Geraniums may be annuals, perennials or neither, depending on the geraniums in question. The garden varieties with bright flowers on mounds of pungent leaves are known as garden geraniums (Pelargonium spp.), and they are tender perennials. True geraniums (Geranium spp.) produce pastel clouds of blooms and may be either perennials or self-seeding biennials. Complicating matters is the fact that home gardeners typically treat garden geraniums as annuals.

Annual, Perennial or Biennial

Every plant on Earth has one goal: survival of the species. Flowering plants such as geraniums survive and reproduce in several ways, including suckering and seed production. Also, gardeners can divide the plants' clumps and bulbs to produce more plants.

Each plant has a lifespan to accomplish its goal of species survival. An annual plant grows from a seed, flowers, sets new seed and dies within one growing season. A perennial plant lives three or more seasons, producing seeds yearly. If it dies back due to cold, its roots put up new growth the following spring. A biennial plant takes two years to grow, often not flowering until the second year.

Tender Perennial Geraniums

Zonal garden geraniums (Pelargonium x hortorum), ivy geraniums (Pelargonium peltatum) and scented-leaf species geraniums (Pelargonium spp.) are all tender perennial natives in U.S. Department of Agriculture plant hardiness zones 10 through 11. A hard freeze kills those geraniums. So in areas colder than USDA zone 10, they are typically discarded and replaced with new geraniums in spring, as if the plants were annuals. The geraniums may be overwintered indoors as houseplants or held dormant in paper sacks, however.

All of the tender perennial geraniums have rounded, more or less deeply lobed or web-shaped leaves and produce florets in reds, pinks, white, orange and even yellow. Zonal geraniums are so-named because of the dark circles on their green leaves. Another member of the tender perennial group, the regal or "Martha Washington" geranium (Pelargonium x domesticum), is a cultivar typically grown as a houseplant.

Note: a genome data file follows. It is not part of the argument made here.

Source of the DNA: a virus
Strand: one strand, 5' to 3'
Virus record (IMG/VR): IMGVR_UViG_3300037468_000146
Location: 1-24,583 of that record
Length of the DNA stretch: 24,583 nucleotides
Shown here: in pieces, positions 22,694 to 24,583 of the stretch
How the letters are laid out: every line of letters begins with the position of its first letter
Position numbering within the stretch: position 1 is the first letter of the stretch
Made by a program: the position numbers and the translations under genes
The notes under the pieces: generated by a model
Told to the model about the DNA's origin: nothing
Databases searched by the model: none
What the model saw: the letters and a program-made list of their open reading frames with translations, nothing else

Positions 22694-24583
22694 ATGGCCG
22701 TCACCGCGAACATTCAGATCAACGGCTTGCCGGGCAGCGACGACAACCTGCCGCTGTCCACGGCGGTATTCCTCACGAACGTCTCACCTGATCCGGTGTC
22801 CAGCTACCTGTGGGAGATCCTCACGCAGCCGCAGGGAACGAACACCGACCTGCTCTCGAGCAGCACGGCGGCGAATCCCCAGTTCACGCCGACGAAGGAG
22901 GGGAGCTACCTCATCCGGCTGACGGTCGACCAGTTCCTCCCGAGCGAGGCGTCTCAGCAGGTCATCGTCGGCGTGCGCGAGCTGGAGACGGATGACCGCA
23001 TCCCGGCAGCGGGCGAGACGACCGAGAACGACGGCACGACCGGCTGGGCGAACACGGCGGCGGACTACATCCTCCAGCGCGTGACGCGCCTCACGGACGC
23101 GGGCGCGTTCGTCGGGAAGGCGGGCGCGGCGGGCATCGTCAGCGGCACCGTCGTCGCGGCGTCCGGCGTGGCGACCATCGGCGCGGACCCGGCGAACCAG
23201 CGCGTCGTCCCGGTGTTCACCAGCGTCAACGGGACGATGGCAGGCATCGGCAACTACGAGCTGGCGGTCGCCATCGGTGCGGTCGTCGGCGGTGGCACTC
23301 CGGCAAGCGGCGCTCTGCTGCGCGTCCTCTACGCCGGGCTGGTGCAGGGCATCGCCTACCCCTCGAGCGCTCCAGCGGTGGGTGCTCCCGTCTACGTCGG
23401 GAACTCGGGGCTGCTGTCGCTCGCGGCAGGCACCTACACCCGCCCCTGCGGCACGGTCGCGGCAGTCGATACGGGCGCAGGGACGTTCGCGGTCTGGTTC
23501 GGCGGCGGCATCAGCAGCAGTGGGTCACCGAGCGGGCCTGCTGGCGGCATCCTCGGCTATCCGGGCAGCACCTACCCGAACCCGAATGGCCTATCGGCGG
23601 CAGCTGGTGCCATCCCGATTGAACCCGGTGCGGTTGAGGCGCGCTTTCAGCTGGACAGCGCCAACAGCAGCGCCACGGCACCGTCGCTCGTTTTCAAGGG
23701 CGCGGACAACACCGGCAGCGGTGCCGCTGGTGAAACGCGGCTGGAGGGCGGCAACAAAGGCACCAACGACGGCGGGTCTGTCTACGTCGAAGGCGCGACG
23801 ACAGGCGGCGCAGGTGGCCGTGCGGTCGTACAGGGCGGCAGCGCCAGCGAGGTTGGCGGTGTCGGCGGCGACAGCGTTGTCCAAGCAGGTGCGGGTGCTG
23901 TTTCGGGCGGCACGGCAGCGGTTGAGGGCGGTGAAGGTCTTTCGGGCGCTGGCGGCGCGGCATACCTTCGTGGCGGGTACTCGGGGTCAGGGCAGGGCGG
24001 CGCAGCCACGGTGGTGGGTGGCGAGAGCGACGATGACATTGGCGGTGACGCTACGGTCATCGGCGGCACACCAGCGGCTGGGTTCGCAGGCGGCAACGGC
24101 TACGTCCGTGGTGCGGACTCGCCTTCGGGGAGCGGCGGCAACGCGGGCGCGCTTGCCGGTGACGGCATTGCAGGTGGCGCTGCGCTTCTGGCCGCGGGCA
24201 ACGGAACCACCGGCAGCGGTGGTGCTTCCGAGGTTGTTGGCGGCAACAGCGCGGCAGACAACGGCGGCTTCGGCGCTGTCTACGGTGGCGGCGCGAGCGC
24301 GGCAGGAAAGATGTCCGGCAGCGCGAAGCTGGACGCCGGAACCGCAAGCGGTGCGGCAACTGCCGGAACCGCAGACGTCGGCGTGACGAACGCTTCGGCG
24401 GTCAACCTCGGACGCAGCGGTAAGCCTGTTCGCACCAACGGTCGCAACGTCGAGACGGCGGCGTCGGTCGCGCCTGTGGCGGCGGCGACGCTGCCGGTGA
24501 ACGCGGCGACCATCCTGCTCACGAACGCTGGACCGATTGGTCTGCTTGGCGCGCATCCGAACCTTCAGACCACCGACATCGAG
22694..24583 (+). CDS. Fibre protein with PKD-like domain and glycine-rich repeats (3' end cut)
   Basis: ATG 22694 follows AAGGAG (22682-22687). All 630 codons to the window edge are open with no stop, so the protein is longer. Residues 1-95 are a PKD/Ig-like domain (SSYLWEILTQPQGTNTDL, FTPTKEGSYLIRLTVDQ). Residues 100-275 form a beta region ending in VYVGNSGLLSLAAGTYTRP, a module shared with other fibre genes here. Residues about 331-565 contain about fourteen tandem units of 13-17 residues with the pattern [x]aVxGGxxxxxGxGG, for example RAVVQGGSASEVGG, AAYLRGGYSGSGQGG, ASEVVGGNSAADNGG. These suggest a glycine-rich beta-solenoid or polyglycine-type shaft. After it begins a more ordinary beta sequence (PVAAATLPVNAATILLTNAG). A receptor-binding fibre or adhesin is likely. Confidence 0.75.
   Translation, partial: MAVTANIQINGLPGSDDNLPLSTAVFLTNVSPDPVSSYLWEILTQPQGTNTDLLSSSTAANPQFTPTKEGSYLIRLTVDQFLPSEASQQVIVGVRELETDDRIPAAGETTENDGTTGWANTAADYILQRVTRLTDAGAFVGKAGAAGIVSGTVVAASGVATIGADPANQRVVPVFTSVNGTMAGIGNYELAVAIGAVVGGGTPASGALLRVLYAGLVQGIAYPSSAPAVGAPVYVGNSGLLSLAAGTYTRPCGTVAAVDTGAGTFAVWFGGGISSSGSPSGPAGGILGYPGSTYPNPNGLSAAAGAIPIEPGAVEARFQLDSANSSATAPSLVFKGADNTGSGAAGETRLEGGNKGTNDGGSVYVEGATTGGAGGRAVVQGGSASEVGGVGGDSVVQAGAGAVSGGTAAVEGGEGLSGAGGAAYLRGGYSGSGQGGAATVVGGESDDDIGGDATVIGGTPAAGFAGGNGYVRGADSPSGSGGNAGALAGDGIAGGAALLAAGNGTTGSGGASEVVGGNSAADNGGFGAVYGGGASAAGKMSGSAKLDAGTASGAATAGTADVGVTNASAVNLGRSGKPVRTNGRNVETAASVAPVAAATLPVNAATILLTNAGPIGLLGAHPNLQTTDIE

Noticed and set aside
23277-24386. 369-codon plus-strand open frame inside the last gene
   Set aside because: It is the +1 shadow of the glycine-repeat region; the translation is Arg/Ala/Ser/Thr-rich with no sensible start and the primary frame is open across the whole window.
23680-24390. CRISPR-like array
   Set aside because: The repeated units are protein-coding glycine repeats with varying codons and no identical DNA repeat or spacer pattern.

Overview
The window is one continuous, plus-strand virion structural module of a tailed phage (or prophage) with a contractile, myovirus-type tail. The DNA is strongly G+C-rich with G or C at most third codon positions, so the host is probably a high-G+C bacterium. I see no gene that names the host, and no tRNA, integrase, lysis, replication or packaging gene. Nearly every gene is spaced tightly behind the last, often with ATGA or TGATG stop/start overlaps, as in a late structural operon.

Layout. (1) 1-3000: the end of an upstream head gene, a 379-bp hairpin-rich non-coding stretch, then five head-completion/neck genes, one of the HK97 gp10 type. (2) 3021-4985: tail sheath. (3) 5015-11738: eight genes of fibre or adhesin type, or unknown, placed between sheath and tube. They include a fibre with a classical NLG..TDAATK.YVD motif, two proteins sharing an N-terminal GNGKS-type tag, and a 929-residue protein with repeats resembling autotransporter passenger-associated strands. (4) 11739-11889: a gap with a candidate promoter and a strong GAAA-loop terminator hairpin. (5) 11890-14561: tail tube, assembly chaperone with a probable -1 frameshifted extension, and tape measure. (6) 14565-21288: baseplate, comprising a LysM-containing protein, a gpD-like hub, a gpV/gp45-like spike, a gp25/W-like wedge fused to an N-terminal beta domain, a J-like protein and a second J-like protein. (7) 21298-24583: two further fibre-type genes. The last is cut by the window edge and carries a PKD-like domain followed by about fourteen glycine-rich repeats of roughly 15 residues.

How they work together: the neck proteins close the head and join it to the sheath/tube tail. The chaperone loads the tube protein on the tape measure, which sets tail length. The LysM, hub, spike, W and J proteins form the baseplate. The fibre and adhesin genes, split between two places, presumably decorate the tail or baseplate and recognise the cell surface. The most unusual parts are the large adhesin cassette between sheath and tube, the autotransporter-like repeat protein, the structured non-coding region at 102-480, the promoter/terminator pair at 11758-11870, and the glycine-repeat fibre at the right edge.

Biennial Cranesbill Geraniums

Cranesbill geraniums (Geranium maculatum) may be perennials, short-lived perennials, biennials or long-lived annuals. Also known as wild and hardy geraniums, they are natives in USDA zones 3 through 8 in North America. Bigroot geranium (Geranium macrorrhizum) has a delicate scent and also is hardy in USDA zones 3 through 8. Some hybrids may be less hardy.

Cranesbills are ground-cover or rock-garden plants, and their florets are less dense than those of their garden cousins. Their blooms are also more subtle: soft pinks, whites and blues. Biennial cranesbills self-seed prolifically, which means new plants sprout every year; so replacing them is seldom necessary.

Geranium Care

Garden geraniums and cranesbill geraniums grow in full sun, but choose cranesbills for shady areas. Both types bloom best in moist, well-drained soil, and both kinds develop rot or edema when overwatered. Many cranesbills tolerate some dryness, but both species grow best with the weekly 1 inch of water that benefits various flowering plants.

Seed heads on garden geraniums also feature the long, pointed capsules that earned the cranesbills their common name.